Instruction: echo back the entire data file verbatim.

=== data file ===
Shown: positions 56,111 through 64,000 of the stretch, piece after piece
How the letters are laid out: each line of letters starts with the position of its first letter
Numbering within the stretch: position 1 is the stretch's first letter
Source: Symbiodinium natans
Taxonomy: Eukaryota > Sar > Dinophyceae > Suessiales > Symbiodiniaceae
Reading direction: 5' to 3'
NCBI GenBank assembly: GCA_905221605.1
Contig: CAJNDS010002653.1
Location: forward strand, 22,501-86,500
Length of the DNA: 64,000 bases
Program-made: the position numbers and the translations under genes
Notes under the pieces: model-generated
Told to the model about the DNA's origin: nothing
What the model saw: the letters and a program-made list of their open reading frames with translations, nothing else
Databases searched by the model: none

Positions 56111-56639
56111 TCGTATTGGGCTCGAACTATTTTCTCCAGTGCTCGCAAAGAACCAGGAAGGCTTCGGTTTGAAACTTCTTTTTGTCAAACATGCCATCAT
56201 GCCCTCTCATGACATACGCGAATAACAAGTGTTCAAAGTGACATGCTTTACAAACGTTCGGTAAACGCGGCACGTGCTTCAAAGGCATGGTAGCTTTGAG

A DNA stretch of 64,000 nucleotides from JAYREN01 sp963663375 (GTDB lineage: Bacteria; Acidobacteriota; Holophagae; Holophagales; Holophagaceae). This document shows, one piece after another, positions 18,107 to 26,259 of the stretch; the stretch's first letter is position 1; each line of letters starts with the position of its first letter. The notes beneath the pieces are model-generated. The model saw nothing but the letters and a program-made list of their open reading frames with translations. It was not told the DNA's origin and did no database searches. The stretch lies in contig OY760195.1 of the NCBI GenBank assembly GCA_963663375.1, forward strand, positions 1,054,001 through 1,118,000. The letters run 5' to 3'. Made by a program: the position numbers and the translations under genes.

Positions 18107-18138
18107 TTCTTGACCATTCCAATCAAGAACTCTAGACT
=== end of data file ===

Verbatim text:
Shown: positions 56,111 through 64,000 of the stretch, piece after piece
How the letters are laid out: each line of letters starts with the position of its first letter
Numbering within the stretch: position 1 is the stretch's first letter
Source: Symbiodinium natans
Taxonomy: Eukaryota > Sar > Dinophyceae > Suessiales > Symbiodiniaceae
Reading direction: 5' to 3'
NCBI GenBank assembly: GCA_905221605.1
Contig: CAJNDS010002653.1
Location: forward strand, 22,501-86,500
Length of the DNA: 64,000 bases
Program-made: the position numbers and the translations under genes
Notes under the pieces: model-generated
Told to the model about the DNA's origin: nothing
What the model saw: the letters and a program-made list of their open reading frames with translations, nothing else
Databases searched by the model: none

Positions 56111-56639
56111 TCGTATTGGGCTCGAACTATTTTCTCCAGTGCTCGCAAAGAACCAGGAAGGCTTCGGTTTGAAACTTCTTTTTGTCAAACATGCCATCAT
56201 GCCCTCTCATGACATACGCGAATAACAAGTGTTCAAAGTGACATGCTTTACAAACGTTCGGTAAACGCGGCACGTGCTTCAAAGGCATGGTAGCTTTGAG

A DNA stretch of 64,000 nucleotides from JAYREN01 sp963663375 (GTDB lineage: Bacteria; Acidobacteriota; Holophagae; Holophagales; Holophagaceae). This document shows, one piece after another, positions 18,107 to 26,259 of the stretch; the stretch's first letter is position 1; each line of letters starts with the position of its first letter. The notes beneath the pieces are model-generated. The model saw nothing but the letters and a program-made list of their open reading frames with translations. It was not told the DNA's origin and did no database searches. The stretch lies in contig OY760195.1 of the NCBI GenBank assembly GCA_963663375.1, forward strand, positions 1,054,001 through 1,118,000. The letters run 5' to 3'. Made by a program: the position numbers and the translations under genes.

Positions 18107-18138
18107 TTCTTGACCATTCCAATCAAGAACTCTAGACT